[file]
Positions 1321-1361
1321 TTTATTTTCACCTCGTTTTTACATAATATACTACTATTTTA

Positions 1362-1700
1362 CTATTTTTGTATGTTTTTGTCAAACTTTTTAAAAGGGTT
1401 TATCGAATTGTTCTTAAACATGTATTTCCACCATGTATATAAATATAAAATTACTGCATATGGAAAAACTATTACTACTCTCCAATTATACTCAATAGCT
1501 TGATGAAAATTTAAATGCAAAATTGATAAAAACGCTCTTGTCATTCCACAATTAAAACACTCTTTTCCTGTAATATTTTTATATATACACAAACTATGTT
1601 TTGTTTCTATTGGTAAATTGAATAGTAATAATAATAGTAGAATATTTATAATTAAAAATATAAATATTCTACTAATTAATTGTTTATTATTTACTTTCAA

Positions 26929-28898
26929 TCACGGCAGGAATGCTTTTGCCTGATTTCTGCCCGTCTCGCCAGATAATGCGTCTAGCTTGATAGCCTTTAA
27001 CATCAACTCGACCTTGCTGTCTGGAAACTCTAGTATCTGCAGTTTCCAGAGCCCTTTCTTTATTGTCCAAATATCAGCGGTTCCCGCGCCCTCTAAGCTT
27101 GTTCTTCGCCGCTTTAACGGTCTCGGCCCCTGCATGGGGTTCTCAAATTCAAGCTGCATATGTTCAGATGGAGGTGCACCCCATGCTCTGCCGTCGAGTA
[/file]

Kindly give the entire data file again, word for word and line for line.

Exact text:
Positions 1321-1361
1321 TTTATTTTCACCTCGTTTTTACATAATATACTACTATTTTA

Positions 1362-1700
1362 CTATTTTTGTATGTTTTTGTCAAACTTTTTAAAAGGGTT
1401 TATCGAATTGTTCTTAAACATGTATTTCCACCATGTATATAAATATAAAATTACTGCATATGGAAAAACTATTACTACTCTCCAATTATACTCAATAGCT
1501 TGATGAAAATTTAAATGCAAAATTGATAAAAACGCTCTTGTCATTCCACAATTAAAACACTCTTTTCCTGTAATATTTTTATATATACACAAACTATGTT
1601 TTGTTTCTATTGGTAAATTGAATAGTAATAATAATAGTAGAATATTTATAATTAAAAATATAAATATTCTACTAATTAATTGTTTATTATTTACTTTCAA

Positions 26929-28898
26929 TCACGGCAGGAATGCTTTTGCCTGATTTCTGCCCGTCTCGCCAGATAATGCGTCTAGCTTGATAGCCTTTAA
27001 CATCAACTCGACCTTGCTGTCTGGAAACTCTAGTATCTGCAGTTTCCAGAGCCCTTTCTTTATTGTCCAAATATCAGCGGTTCCCGCGCCCTCTAAGCTT
27101 GTTCTTCGCCGCTTTAACGGTCTCGGCCCCTGCATGGGGTTCTCAAATTCAAGCTGCATATGTTCAGATGGAGGTGCACCCCATGCTCTGCCGTCGAGTA